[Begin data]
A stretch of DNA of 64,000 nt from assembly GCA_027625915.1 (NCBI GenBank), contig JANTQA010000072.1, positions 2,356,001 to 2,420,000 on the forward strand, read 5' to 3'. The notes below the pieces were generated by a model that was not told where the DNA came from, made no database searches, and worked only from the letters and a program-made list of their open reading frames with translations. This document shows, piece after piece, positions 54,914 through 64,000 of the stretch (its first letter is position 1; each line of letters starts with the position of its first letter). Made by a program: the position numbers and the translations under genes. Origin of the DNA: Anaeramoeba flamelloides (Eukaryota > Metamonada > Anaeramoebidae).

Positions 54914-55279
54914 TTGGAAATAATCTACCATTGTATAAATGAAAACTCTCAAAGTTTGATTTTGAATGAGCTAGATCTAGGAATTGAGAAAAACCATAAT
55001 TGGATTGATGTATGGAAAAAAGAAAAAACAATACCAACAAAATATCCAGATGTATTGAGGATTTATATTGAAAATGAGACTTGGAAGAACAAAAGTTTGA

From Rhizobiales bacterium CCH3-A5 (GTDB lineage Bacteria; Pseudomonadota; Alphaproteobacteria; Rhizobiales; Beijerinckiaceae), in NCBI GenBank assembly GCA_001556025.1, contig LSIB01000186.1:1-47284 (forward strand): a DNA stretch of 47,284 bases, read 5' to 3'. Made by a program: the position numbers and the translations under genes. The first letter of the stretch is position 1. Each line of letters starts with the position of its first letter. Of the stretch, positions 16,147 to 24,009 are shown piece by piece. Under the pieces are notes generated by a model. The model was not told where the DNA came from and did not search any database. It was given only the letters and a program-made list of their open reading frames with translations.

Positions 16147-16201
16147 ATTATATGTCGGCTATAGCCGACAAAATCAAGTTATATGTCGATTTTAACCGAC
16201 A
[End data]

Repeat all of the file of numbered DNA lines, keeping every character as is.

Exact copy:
A stretch of DNA of 64,000 nt from assembly GCA_027625915.1 (NCBI GenBank), contig JANTQA010000072.1, positions 2,356,001 to 2,420,000 on the forward strand, read 5' to 3'. The notes below the pieces were generated by a model that was not told where the DNA came from, made no database searches, and worked only from the letters and a program-made list of their open reading frames with translations. This document shows, piece after piece, positions 54,914 through 64,000 of the stretch (its first letter is position 1; each line of letters starts with the position of its first letter). Made by a program: the position numbers and the translations under genes. Origin of the DNA: Anaeramoeba flamelloides (Eukaryota > Metamonada > Anaeramoebidae).

Positions 54914-55279
54914 TTGGAAATAATCTACCATTGTATAAATGAAAACTCTCAAAGTTTGATTTTGAATGAGCTAGATCTAGGAATTGAGAAAAACCATAAT
55001 TGGATTGATGTATGGAAAAAAGAAAAAACAATACCAACAAAATATCCAGATGTATTGAGGATTTATATTGAAAATGAGACTTGGAAGAACAAAAGTTTGA

From Rhizobiales bacterium CCH3-A5 (GTDB lineage Bacteria; Pseudomonadota; Alphaproteobacteria; Rhizobiales; Beijerinckiaceae), in NCBI GenBank assembly GCA_001556025.1, contig LSIB01000186.1:1-47284 (forward strand): a DNA stretch of 47,284 bases, read 5' to 3'. Made by a program: the position numbers and the translations under genes. The first letter of the stretch is position 1. Each line of letters starts with the position of its first letter. Of the stretch, positions 16,147 to 24,009 are shown piece by piece. Under the pieces are notes generated by a model. The model was not told where the DNA came from and did not search any database. It was given only the letters and a program-made list of their open reading frames with translations.

Positions 16147-16201
16147 ATTATATGTCGGCTATAGCCGACAAAATCAAGTTATATGTCGATTTTAACCGAC
16201 A